Wednesday, December 1, 2010

Jesus: King of Glory, Servant of All

Click Here to Listen to Sunday, November 28, 2010 Sermon by Pastor Chip Moody

Scripture Reference:  Isaiah 9:1-7, Isaiah 53, Matthew 20:25-28, Philippians 2:5-11

Israel in the time of Jesus birth wanted deliverance. But it did not want deliverance from sin and guiltiness before a God who wanted his children back in his arms.  They wanted instead political and cultural deliverance. After all, they were occupied by the Romans. Their leader, King, Herod, was a powerless puppet, a stooge for Caesar.  A nefarious Pontius Pilate was the treacherous procurator of Israel--what the government now called a Roman Territory.

So many started following Jesus because they had high hopes--hopes that this new potential Messiah was also their
potential military general.  (Even his name, Y’Shua, was the name Joshua, reminding them of a hero that led Israel into Promised Land.)  But many stopped following Jesus when they realized his true intention.

Jesus did not come to solve their political problems, nor to drive out the Roman soldiers guarding every street with sword and spear.  He did not come brandishing weapons of war. He did not come with a set of campaign promises to be forgotten after the election.  He did not come campaigning for general, national philosopher, or statesman for the Sanhedrin (the ancient Knesset).

Jesus of Nazareth was nothing that anyone expected, and few wanted.  He was not a King on a white steed marching gloriously into Jerusalem.  Instead he rode into Jerusalem on a donkey and told Pilate he was a King--but not of a kingdom in this world.  He also would not rule with an iron fist.  But would instead teach his followers that one would be the greatest by being least of all, by serving others.

The point of all the above being, who is the Messiah Israel should have expected?

I submit to you that the prophets were very clear in describing a Messiah who was to be a King--yet a king who suffers.  A mighty prince--but one who brings peace with God, not peace with Rome.

Here is the King and Prince part:

“The people walking in darkness have seen a great light; on those living in the land of the shadow of death a light has dawned. . . For to us a child is born, to us a son is given, and the government will be on his shoulders. And he will be called Wonderful Counselor, Mighty God, Everlasting Father, Prince of Peace.  7 Of the increase of his government and peace there will be no end. He will reign on David's throne and over his kingdom, establishing and upholding it with justice and righteousness from that time on and forever. The zeal of the LORD Almighty will accomplish this.”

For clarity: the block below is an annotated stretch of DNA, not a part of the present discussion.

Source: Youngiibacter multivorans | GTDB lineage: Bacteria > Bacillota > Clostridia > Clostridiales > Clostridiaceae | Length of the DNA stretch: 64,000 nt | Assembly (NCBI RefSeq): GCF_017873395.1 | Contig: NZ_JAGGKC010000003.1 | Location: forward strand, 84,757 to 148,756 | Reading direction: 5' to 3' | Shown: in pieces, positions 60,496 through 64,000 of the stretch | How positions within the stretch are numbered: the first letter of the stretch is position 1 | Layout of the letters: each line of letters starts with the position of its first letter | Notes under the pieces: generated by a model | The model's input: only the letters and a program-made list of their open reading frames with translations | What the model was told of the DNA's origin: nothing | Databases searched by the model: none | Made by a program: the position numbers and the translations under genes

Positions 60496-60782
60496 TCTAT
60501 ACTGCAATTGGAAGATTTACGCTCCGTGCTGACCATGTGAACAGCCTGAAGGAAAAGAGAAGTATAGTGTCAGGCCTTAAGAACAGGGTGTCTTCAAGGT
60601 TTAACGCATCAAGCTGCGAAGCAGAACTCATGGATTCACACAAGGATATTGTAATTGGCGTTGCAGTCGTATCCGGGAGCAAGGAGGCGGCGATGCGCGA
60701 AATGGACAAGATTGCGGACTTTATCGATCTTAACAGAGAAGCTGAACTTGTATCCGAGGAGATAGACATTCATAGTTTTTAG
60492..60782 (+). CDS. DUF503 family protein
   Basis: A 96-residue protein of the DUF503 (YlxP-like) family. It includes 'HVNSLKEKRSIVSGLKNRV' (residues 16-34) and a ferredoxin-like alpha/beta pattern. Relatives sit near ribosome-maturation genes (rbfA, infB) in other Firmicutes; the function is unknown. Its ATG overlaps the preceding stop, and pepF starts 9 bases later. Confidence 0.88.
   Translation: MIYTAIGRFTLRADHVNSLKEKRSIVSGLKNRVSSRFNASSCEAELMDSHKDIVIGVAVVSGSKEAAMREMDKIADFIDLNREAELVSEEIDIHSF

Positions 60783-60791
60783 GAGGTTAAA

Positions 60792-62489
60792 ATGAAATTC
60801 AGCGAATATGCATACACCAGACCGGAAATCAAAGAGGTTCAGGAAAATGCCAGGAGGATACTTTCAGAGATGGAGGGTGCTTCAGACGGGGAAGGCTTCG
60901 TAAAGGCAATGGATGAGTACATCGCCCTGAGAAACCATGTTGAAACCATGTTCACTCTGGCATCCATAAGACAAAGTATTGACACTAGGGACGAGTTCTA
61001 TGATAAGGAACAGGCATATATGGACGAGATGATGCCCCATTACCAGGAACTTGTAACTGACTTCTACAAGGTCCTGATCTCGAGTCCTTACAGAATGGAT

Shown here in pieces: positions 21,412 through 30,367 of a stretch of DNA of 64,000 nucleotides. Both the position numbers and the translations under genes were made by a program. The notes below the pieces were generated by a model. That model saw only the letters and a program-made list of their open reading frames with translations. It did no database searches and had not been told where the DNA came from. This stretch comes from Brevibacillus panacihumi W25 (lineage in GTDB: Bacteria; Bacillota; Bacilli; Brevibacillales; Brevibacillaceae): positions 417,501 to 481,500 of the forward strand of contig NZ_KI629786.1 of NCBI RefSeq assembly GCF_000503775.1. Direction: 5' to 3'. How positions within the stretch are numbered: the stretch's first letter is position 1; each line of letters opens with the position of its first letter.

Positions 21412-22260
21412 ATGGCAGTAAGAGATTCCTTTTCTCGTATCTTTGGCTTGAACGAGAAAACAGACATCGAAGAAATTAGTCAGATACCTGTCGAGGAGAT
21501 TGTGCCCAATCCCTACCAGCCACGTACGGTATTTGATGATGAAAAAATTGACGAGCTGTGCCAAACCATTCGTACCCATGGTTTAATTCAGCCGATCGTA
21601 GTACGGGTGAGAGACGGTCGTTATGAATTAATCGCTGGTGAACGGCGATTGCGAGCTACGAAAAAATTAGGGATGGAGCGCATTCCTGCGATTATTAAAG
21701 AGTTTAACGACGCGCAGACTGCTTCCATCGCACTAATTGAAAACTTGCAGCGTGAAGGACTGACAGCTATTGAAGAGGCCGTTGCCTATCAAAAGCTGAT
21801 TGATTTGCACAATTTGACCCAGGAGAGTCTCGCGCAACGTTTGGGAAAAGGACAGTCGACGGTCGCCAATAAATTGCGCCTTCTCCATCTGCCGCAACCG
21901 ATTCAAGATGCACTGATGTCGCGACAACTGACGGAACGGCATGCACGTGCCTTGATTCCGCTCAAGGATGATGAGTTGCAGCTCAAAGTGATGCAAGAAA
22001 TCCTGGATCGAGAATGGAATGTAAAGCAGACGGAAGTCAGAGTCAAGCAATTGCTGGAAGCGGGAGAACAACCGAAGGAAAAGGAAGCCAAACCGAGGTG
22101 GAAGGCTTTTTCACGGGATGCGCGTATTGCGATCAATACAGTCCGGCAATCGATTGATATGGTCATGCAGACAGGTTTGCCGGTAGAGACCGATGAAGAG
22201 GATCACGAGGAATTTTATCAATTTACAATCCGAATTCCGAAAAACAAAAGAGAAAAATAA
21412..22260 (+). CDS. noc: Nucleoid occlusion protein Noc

Isaiah 9:2, 6-7  

And here is the Suffering Servant part:

“But he was pierced for our transgressions, he was crushed for our iniquities; the punishment that brought us peace was upon him, and by his wounds we are healed.  6 We all, like sheep, have gone astray, each of us has turned to his own way; and the LORD has laid on him the iniquity of us all.  7 He was oppressed and afflicted, yet he did not open his mouth; he was led like a lamb to the slaughter, and as a sheep before her shearers is silent, so he did not open his mouth.  8 By oppression and judgment he was taken away. And who can speak of his descendants? For he was cut off from the land of the living; for the transgression of my people he was stricken.  9 He was assigned a grave with the wicked, and with the rich in his death, though he had done no violence, nor was any deceit in his mouth.  10 Yet it was the LORD's will to crush him and cause him to suffer, and though the LORD makes his life a guilt offering, he will see his offspring and prolong his days, and the will of the LORD will prosper in his hand.”  Isaiah 53:5-10  

All the political posturing of national leaders reminds me of an event in the NT:  

Matthew 20:25-28  tells how Jesus called them together and said, "You know that the rulers of the Gentiles lord it over them, and their high officials exercise authority over them.  Not so with you. Instead, whoever wants to become great among you must be your servant,  and whoever wants to be first must be your slave--  just as the Son of Man did not come to be served, but to serve, and to give his life as a ransom for many."

So what does this mean for us?  How do we apply this message about the coming King so serves and suffers?

One word: Worship.

Holy, penitent, humble, searching worship of Jesus the Christ.

Philippians tells  us that Jesus, “being in very nature God, did not consider equality with God something to be clung to, but made himself nothing, taking the very nature of a servant, being made in human likeness. And being found in appearance as a man, he humbled himself and became obedient to death-- even death on a cross! Therefore God exalted him to the highest place and gave him the name that is above every name, that at the name of Jesus every knee should bow, in heaven and on earth and under the earth,  and every tongue confess that Jesus Christ is Lord, to the glory of God the Father.”

Bow in worship of this Christ who has come to serve and lead you. It is up to you.

Please, make it happen this Christmas.

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